Zeffirelli aimed to create a picture that showed exactly how ‘Romeo and Juliet’ would have happened if the story had occurred in real life. He used many methods to do this: First of all, the motion picture was actually filmed in Verona, as it was set in Shakespeare’s play. The actors are young, as they were meant to be in the play and they wear authentic sixteenth century costumes throughout the film. The symbolisms used in the films were the original verbal symbols in the text i.e. the stars (‘The star cross’d lovers’, which symbolises the paranormal level of Romeo and Juliet’s love and their fates) and the power of romance. However, Zeffirelli does bring in his own motif for the power of the lovers’ love. He uses a recurring tune that is first heard at the Capulet party when Romeo and Juliet first meet. From then on, every time there is a scene of intense romance between them that tune is played. In Lurhmann’s version the stars’ motif is replaced by the sun, and the motif for the power of the love is replaced by water. For example, Romeo and Juliet first catch sight of each other through a fish tank and they make love in a swimming pool.
It is amazing how the directors managed to create films that fall into entirely different genres using the same play. Zeffirelli’s film is a romance that is focussed on the original Shakespeare play, whereas Lurhmann’s is a mixture between an action thriller, a spaghetti western and a romance. The directors intend their films to be in these genres as they are aimed at entirely different audiences. Zeffirelli aimed to attract a classical audience, mainly Shakespeare enthusiasts, who would applaud the film due to the thought and effort put in by the director in order to make the film as realistic as possible.
Lurhmann tried to attract the largest audience he could possibly get and those people were the regular cinemagoers who by no means had to be interested in Shakespeare at all. He created the film in a genre that would attract these people. He does this, first of all, by setting the story in the 1990s, in a modern Verona Beach. Immediately the viewers of the film can relate to it, whereas they might not be able to in Zeffirelli’s historic picture. Secondly, he used actors that appealed to the modern audience, especially the lead role of Romeo, played by Leonardo Di Caprio. Also, Lurhmann’s use of modern artists such as Des Rï¿½e, Garbage and Radiohead, who were, and are still, popular cult figures, drew in the predominantly young audience.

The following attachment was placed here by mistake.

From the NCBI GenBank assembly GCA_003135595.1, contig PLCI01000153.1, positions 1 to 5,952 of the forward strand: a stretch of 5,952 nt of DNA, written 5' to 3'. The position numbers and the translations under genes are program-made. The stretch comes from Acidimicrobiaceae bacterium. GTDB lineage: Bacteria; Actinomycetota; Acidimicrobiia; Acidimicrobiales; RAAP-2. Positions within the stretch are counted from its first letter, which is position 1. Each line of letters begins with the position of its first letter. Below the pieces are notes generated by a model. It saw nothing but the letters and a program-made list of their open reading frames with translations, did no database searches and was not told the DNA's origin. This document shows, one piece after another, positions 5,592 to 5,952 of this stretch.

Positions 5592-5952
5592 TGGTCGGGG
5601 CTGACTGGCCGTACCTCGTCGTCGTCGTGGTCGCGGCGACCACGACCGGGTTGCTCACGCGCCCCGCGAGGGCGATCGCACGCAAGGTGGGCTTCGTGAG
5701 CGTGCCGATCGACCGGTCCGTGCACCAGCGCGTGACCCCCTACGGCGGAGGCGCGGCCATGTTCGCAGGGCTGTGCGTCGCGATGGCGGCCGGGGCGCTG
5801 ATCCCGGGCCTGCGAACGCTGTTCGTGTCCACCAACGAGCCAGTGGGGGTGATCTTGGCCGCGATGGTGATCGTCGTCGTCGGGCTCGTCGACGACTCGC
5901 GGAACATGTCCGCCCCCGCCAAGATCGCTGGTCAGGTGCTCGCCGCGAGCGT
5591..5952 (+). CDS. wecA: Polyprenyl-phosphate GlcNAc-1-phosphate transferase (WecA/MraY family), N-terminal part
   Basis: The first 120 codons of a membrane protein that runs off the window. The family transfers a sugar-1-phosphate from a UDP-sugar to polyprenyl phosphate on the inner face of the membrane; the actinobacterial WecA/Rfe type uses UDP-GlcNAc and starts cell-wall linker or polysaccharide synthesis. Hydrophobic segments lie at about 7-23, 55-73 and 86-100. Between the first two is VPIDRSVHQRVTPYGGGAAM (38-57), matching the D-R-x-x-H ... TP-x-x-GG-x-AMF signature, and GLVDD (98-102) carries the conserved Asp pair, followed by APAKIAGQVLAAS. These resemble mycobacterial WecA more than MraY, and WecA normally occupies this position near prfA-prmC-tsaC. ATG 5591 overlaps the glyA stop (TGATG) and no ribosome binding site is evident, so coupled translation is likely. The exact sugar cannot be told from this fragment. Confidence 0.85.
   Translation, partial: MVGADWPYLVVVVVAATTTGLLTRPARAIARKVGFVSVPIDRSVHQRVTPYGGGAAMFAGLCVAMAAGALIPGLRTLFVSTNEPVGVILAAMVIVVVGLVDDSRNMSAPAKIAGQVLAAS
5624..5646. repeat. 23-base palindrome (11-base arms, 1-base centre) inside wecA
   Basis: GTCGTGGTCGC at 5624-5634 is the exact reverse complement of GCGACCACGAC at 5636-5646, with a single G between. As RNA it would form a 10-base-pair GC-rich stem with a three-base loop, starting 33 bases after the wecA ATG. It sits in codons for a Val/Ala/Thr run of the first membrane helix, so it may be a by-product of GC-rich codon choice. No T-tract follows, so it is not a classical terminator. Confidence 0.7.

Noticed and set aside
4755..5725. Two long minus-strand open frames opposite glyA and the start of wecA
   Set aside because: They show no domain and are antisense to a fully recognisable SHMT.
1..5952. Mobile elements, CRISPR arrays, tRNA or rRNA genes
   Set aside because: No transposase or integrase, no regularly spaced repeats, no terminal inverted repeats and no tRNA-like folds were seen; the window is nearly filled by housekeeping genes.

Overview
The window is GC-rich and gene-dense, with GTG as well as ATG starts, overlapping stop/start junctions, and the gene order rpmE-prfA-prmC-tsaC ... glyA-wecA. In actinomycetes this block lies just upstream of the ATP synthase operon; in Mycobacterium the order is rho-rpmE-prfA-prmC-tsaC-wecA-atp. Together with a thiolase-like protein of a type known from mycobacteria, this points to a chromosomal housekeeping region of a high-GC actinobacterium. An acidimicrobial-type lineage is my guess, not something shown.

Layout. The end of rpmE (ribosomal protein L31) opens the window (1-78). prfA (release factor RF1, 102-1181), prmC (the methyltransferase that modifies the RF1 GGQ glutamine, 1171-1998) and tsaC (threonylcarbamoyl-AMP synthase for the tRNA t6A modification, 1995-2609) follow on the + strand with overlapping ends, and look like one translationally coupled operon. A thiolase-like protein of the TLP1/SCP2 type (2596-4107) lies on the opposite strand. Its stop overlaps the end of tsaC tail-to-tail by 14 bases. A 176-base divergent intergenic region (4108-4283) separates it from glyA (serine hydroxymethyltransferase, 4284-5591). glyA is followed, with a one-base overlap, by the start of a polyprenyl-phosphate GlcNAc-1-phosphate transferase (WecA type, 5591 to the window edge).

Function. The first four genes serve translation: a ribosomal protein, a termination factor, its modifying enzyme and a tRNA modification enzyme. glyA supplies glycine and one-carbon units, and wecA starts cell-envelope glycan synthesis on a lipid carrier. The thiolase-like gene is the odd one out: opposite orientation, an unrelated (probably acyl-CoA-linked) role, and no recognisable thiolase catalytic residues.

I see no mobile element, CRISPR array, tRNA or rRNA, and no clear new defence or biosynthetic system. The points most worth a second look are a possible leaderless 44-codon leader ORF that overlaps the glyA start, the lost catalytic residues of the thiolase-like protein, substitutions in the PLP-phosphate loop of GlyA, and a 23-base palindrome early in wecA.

In modernising the film he changes the two rival families, Montague and Capulet, into mafia-like families with a stronghold in the economy of the city. They carry pistols instead of swords, which is where the action and spaghetti western parts of the film come in, as the two gangs are constantly caught up in shootouts between one another. Friar Lawrence is changed from a simple, humble priest, to a hippy figure who experiments with drugs. The Prince, renowned for keeping order in Verona, is transformed into Captain Prince, Chief of Police.
As well as this change in characters, Lurhmann cuts much of the original Shakespeare text, dampening the impact of important characters, such as the nurse and Mercutio. The viewer misses out on the bawdy humour of the nurse, which is poorly replaced by an exaggerated Spanish accent. Mercutio loses some of his eccentric individuality as he is under the influence of drugs especially during the Queen Mab speech in Lurhmann’s film, not speaking from his own mercurial mind. Overall, this does not all have bad effect; it quickens the pace of the film considerably as long speeches made by these characters are omitted adding to the action genre of the film. The constantly switching camera angles, keeping the viewer interested at all times also increases the velocity of this action film.
An important part of the play is the duel between Mercutio and Tybalt. Zeffirelli shows this as just a friendly duel, of course, as Shakespeare intended it. However, Lurhmann portrays this as a cold-blooded fight spurred on by the hatred between the Montagues and the Capulets. Romeo then goes on to kill Tybalt in revenge. I believe that Lurhmann uses this part of the play better because in his film Tybalt kills Mercutio with full intent and purpose giving Romeo a greater reason to avenge his best friend’s murder.
In both films the scene is cut out where Romeo kills Paris, which is understandable as this scene is irrelevant to the plot, however the scene where Friar Lawrence clarifies what has happened to the now dead lovers to the Prince is omitted. This is an important scene as it ties up the story and links up the scenes showing the families’ reaction to the tragic loss of their children and the ending of the feud between them.
In conclusion the only real success of the Zeffirelli film was its startling realism as to what would have happened in the sixteenth century, had ‘Romeo and Juliet’ occurred in reality. He does not show much creativity in his film using only the ideas of Shakespeare and not his own interpretation. This, however, is what Zeffirelli intended so the film was a success in its own right. Lurhmann completely takes on board his own ideas, but without really changing the script that much. His picture incorporates intense scenes of violence and passion with his modern thriller aimed only at creating box-office hit. In completely different ways, both films accomplished their aims with great success.